What is the best way you’ve found to learn about money? How did you educate yourself about finance? What would you do differently?


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{ 2 comments… read them below or add one }

Rick Bordeaux November 29, 2012 at 6:09 AM

I’m 57 yrs. old, college educated, recently retired chemist, and I don’t think I have ever heard of “confirmation bias” but I sure have it! Thanks for introducing me to the concept and I will try to break the habit. Have always enjoyed learning about money and enjoy sharing my knowledge with younger people so they can retire young if they want to. My success to early retirement is probably living within my means. My wife and I are very happy with 0ur life and we are living on about $42,000/yr. pre-tax right now. I have a state government pension and she is still working part-time. Not yet having to draw from retirement savings and not getting Social Security.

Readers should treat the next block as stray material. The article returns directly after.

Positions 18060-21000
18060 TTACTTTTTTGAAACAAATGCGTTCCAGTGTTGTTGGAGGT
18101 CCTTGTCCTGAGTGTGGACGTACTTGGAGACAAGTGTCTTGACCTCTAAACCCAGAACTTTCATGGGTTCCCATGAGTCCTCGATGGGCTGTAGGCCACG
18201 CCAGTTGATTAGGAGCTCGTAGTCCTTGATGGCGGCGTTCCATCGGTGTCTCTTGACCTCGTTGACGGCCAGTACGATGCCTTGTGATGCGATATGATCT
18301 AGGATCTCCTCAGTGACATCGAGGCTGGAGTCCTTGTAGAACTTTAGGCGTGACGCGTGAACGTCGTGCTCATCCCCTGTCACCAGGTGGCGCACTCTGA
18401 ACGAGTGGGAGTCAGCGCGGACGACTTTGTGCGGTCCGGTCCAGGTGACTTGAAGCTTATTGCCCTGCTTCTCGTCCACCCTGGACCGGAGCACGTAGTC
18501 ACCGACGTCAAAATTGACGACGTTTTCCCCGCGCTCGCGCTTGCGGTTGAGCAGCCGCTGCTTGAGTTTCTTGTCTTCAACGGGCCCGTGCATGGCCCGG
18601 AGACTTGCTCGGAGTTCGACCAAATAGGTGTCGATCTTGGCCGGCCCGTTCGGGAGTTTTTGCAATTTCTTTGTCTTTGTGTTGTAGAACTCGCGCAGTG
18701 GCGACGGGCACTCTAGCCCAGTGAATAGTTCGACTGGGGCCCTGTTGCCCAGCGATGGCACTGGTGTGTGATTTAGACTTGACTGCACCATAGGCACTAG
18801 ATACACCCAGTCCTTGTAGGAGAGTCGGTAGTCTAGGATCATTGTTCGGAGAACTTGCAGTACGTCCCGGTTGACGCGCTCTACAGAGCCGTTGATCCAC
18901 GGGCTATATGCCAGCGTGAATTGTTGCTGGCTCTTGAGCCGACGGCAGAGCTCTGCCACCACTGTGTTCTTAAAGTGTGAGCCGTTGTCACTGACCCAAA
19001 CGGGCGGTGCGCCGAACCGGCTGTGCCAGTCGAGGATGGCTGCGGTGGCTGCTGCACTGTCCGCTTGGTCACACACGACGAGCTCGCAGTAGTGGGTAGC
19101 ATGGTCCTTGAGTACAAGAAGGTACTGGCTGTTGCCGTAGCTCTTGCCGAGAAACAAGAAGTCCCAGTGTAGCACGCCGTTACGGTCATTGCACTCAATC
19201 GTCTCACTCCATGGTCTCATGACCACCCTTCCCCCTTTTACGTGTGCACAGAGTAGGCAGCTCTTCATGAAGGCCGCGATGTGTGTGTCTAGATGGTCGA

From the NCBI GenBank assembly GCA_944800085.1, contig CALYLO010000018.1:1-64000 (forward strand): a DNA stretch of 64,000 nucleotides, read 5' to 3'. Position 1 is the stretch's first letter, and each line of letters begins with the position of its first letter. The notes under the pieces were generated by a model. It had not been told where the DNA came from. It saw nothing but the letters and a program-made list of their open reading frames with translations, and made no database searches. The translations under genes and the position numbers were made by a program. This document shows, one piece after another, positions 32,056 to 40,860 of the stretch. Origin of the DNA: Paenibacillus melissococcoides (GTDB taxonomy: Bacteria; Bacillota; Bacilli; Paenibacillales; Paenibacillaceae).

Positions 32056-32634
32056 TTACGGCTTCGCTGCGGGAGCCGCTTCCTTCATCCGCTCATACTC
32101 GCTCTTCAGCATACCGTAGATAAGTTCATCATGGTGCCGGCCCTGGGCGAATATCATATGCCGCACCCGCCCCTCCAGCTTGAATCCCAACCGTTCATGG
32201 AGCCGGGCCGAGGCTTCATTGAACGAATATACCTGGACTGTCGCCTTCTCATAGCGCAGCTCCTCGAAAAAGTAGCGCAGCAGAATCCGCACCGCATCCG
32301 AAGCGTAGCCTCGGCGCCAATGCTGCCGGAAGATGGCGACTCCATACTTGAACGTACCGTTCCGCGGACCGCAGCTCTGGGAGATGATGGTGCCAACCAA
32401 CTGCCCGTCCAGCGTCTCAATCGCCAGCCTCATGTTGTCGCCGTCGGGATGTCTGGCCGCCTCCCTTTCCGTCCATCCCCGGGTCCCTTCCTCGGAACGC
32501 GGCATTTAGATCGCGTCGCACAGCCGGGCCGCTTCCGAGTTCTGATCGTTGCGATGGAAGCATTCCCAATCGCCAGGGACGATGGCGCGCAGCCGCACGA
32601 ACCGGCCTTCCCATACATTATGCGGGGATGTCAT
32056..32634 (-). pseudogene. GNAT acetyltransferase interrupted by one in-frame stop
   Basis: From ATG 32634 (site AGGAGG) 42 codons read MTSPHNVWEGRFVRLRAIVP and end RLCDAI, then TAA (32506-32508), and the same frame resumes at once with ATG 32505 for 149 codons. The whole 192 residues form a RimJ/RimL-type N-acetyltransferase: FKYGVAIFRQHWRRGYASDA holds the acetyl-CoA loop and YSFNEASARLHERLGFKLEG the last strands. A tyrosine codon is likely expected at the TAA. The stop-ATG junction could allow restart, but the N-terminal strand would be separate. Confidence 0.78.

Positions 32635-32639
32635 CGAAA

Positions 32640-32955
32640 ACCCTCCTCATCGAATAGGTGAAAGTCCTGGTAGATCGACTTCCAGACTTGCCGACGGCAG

Happy in Raleigh, NC


Neal Frankle November 29, 2012 at 7:51 AM

Rick……you hit the nail on the head. Spending is the key to financial success in my experience as well. It’s also the thing most people have most control over. Sounds like you are really enjoying the fruits of good decisions you and your wife made. Good for you both!